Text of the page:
So she decided to go to law school and got her Juris Doctorate from Loyola Law School in Los Angeles. After law school, she clerked for a bankruptcy judge and enjoyed the combination of law and business. She worked as an attorney, practicing bankruptcy and state law at Perkins Coie’s Los Angeles office – a challenging and fast-paced role but one that still left her uncertain about this career track.

Karen remained on the lookout for a role more suited to her interests and personality. Even before entering public service, she had a keen interest in politics and regularly read about critical state issues. However, her introduction to the role of a chief of staff occurred more by chance than by design. While attending an event with other former law clerk friends, Karen overheard a conversation that a friend’s fiancé was having with another guest that changed her life. He friend’s fiancé was a chief of staff for a newly elected California state assembly member and he was discussing an opportunity within the office to work as a committee consultant.

After signaling her interest in the role, things moved quickly. Karen flew to Sacramento to interview for the position. She was excited to accept the offer to serve as the Chief Consultant for the Assembly Banking committee given the variety of issues and people she would interact with in this role. Once offered the job, she made the bold decision to move to Sacramento, leaving her friends and family behind.

From there, she worked in various legislative and fiscal policy roles. She worked as a senior policy consultant in both houses of the California legislature, for Governor Davis as Legislative Director for the Business, Transportation and Housing Agency, for Governor Brown as Assistant Chief Counsel for the California High Speed Rail Authority, and as Deputy Controller of Investments for former Controller Steve Westly, before assuming her current role in 2015

A Relationship Founded on Respect

Betty and Karen’s relationship originated in the 1990s where they met while working as staff members in legislative policy committees. Their first project together was to address issues that contributed to Orange County’s bankruptcy. With Karen’s background in bankruptcy law and Betty’s experience in local government finance, together, they helped devise a plan that included long-term revenue pledges and changed state law requirements for government investment options.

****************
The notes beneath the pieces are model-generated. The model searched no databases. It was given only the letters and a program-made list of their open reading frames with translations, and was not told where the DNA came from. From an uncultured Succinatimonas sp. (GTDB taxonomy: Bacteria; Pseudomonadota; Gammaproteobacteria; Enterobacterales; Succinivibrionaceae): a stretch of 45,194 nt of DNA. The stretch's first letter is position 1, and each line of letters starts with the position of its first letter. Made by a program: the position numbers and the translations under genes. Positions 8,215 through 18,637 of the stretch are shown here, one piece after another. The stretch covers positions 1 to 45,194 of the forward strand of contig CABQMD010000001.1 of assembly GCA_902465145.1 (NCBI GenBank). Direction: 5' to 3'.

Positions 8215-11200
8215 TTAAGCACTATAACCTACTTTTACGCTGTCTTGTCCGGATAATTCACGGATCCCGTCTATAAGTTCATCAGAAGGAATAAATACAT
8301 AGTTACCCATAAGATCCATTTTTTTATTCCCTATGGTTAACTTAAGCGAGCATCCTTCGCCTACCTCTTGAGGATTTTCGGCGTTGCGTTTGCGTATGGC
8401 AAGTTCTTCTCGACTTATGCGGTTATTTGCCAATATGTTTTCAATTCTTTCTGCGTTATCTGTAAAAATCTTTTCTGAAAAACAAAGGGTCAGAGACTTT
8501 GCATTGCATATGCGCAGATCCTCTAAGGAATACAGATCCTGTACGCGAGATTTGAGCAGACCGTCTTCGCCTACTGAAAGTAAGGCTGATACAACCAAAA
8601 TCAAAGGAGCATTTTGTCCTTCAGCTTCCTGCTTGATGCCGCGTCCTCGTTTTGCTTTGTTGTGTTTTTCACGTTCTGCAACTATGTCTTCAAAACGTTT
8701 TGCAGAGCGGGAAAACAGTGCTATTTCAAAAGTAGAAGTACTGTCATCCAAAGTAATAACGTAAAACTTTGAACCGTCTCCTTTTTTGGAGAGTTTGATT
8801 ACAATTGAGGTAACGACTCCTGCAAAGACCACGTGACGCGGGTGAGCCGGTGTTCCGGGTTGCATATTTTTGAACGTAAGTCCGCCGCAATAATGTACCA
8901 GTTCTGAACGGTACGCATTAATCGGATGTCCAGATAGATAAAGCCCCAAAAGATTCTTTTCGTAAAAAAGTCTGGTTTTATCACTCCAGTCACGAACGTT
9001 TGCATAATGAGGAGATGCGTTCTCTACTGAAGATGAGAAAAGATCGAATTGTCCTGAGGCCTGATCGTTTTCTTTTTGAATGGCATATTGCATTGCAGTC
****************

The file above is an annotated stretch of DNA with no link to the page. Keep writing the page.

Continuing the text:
Since they reunited as State Controller and Chief of Staff in 2015, their relationship has gone from strength to strength. As chief of staff, Karen deals with a vast array of issues that emerge on any given day. Betty explained that Karen is highly proficient in distilling the information that she needs to hear. She “sets the tone of how we operate”. Her work has contributed significantly to their reputation of being problem solvers that “don’t let things languish”. Karen explained that her background in law has helped her remain calm in the face of unprecedented issues. She half-jokingly notes her experience as a parent has been helpful as there are occasions where she has felt like she needed to act like a parent. Every person on their staff has a different skillset and adds something of value to the team as a whole. It is Karen’s job to hear, understand and know to deploy these skills to different situations.

Karen says she could not do her job without their team of incredible staff, including those they recruited and those that were here when Betty’s tenure began. She credits this to Betty’s leadership and personality, which helps them attract and retain talented staff. Betty’s energy and empathy are ever-present. She cares deeply about her constituents and uses this to guide policy development and implementation at every step. Karen has a more assertive personality and leadership style, while Betty is softspoken but clear, confident, articulate, and highly adept in diplomacy.